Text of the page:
Carom the restaurant: named after the Indian spice. Carom seeds have a taste similar to thyme and are popular in Indian savoury snacks, so even the restaurant’s name invites the visitor to expect something delicious.
Carom is a part of the D&D London restaurant group. They operate over 30 leading restaurants in London, Leeds, Paris, New York and Tokyo. Carom is found in the celebrated and vibrant neighbourhood of Soho in London. It’s an area famed for Chinatown and its associated restaurants, but cross Shaftesbury Avenue and there are streets boasting a much more eclectic mix of eateries.
This was my first visit to Carom. It has a new and contemporary design and that tends to start alarm bells when I am looking for comforting Indian food. Yes, I think that Indian food in the UK has become such a thread in our national culinary tapestry just because it has always offered that attractive comforting quality.
Don’t get me wrong, I admire and appreciate the innovation of many ground-breaking Indian chefs with their plated dishes and nods to Paris but I will always remain a lover of traditional dishes (perhaps with the chef’s personal twist) served in the time-honoured way.
Carom does indeed have a thoroughly modern and buzzy ambiance and the décor is attractive and just right for its location. There is ample seating in bar areas as well as tables and booths in the restaurant itself. A cold Thursday evening in January didn’t seem to put off the diners, many of whom were evidently regulars. It’s a restaurant that works well for a quick dinner before the theatre or club, or for a longer evening with a group of friends.
Head Chef Vishnu Natarajan has created an authentic Indian menu that gladdened the heart of this frozen visitor. He was born in Chennai in southern India and joined Carom in February 2013. He says his main influence remains his mother’s cooking.
My starter was Pakora Chaat and this is a must-try here. This small plate presented elegance, comfort, skill …and the possibility of addiction. A triumph of flavour and texture. Even a committed carnivore would be converted to spinach before the arrival of the main course. Excellent!
Chef Vishnu has included a dish from his home state in the guise of Chennai Chicken Curry. This is a classic comfort gravy dish. The sauce was silky and well-spiced and covered a substantial portion of tender chicken. This was great value for money, being only £8.50. I seldom quote prices in my reviews but this deserves promoting for quality, quantity and great value. Times are tough and it’s good to find a spot where one can be spoilt without guilt.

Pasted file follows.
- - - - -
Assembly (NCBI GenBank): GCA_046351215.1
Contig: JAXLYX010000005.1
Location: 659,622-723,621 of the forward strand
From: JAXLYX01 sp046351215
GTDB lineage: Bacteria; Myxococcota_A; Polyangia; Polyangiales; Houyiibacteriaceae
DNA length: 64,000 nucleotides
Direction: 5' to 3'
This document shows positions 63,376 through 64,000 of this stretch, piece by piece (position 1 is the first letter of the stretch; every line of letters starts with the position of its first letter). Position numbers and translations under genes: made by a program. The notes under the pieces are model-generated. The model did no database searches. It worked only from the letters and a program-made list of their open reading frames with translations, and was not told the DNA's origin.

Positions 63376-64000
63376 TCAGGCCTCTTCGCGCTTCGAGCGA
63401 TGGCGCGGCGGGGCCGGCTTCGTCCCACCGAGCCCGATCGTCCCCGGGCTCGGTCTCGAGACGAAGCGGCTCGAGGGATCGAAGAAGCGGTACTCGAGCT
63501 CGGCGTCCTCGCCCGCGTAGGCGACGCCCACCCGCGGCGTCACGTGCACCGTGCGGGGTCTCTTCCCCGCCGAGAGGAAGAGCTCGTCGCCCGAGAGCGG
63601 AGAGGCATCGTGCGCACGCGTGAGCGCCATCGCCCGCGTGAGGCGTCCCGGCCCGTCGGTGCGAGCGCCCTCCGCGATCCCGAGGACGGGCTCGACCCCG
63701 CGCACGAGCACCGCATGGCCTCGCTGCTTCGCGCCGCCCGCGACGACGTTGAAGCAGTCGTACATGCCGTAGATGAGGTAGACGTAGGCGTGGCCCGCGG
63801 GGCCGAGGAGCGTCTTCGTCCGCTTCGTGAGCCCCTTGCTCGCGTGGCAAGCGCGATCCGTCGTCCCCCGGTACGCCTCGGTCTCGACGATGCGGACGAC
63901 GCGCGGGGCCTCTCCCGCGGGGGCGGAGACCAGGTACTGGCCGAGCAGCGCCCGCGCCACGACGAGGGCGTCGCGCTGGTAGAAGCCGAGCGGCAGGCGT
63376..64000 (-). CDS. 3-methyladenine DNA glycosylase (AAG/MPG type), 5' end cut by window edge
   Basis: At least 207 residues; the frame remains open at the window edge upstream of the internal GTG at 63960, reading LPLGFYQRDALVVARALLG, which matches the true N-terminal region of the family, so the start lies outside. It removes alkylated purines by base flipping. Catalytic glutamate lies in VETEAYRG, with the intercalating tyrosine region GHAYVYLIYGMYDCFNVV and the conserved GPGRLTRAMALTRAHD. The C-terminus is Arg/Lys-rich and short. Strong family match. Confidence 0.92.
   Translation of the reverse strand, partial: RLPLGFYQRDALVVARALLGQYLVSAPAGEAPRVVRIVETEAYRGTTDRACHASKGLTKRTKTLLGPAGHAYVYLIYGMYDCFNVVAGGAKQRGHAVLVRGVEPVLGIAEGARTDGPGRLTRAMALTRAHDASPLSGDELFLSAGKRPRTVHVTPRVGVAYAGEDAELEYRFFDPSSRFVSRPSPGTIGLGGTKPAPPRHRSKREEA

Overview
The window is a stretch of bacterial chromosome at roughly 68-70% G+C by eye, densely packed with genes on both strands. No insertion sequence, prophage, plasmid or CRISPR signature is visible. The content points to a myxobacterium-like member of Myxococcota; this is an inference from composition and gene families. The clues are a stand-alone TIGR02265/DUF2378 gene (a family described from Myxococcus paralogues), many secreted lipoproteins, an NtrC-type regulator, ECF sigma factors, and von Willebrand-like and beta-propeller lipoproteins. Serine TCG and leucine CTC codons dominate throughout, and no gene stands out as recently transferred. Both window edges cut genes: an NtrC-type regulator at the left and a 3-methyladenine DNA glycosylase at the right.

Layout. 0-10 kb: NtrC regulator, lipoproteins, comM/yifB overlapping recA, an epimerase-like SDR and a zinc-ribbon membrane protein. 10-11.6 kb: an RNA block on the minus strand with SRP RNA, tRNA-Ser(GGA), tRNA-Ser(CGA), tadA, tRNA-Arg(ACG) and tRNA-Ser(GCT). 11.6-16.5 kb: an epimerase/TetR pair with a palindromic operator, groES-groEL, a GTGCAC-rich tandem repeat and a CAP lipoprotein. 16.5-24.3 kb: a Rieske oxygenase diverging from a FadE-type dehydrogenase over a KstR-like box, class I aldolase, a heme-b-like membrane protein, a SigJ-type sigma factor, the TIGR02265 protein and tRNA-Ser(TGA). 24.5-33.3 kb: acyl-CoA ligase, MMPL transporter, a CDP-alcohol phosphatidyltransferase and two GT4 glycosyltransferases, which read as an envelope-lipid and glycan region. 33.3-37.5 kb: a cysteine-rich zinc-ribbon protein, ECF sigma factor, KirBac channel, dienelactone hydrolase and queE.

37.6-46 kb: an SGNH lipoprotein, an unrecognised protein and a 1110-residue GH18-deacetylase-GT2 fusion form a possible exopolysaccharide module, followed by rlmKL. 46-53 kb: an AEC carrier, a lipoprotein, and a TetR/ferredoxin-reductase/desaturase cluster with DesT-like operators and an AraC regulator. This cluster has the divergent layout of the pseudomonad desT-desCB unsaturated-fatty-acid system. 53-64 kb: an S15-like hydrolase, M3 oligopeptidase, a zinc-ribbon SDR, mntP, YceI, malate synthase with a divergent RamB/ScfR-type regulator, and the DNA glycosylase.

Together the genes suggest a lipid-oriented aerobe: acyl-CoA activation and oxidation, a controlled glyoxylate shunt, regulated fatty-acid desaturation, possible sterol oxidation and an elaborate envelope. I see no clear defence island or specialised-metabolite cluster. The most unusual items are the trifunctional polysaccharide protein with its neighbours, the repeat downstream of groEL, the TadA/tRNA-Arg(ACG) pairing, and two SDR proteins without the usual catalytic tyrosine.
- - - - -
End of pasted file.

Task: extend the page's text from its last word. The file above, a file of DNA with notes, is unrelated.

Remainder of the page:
Alleppy-style curries hale from Kerala and my guest pronounced his Sea bass Alleppy curry to be outstanding. The sauce had a pronounced coconut flavour reflecting one of the most iconic and common ingredients from this state. A mild and rich curry.
The aforementioned bar provides bracing libations to accompany dinner but it also provides a stylish venue for some memorable cocktails. Memorable for their striking flavours but also for their equally remarkable price. From 4pm till 6.30pm one can indulge in a glass of something colourful and reviving for a fiver! My guest enjoyed a Dark and Stormy which was ginger beer well-laced with rum, lime and bitters. I rather like the sound of a Raspberry Collin with vodka as the main ingredient. I am having a Dry January in aid of Cancer Research so I missed my chance, but perhaps a return visit for a bar review is in my near future.
I hadn’t expected to like Carom but I loved it. It demonstrates what made Indian food so popular in the first place. It has great food from a great chef and there are menus to suit every pocket and inclination. It has a real city vibe but it clings to a fine food philosophy. I’ll return, and soon.
100 Wardour Street
Phone: 020 7314 4002
12:00–2:30 pm for lunch
4:00–11:00 pm for dinner
Restaurant review by Chrissie Walker © 2018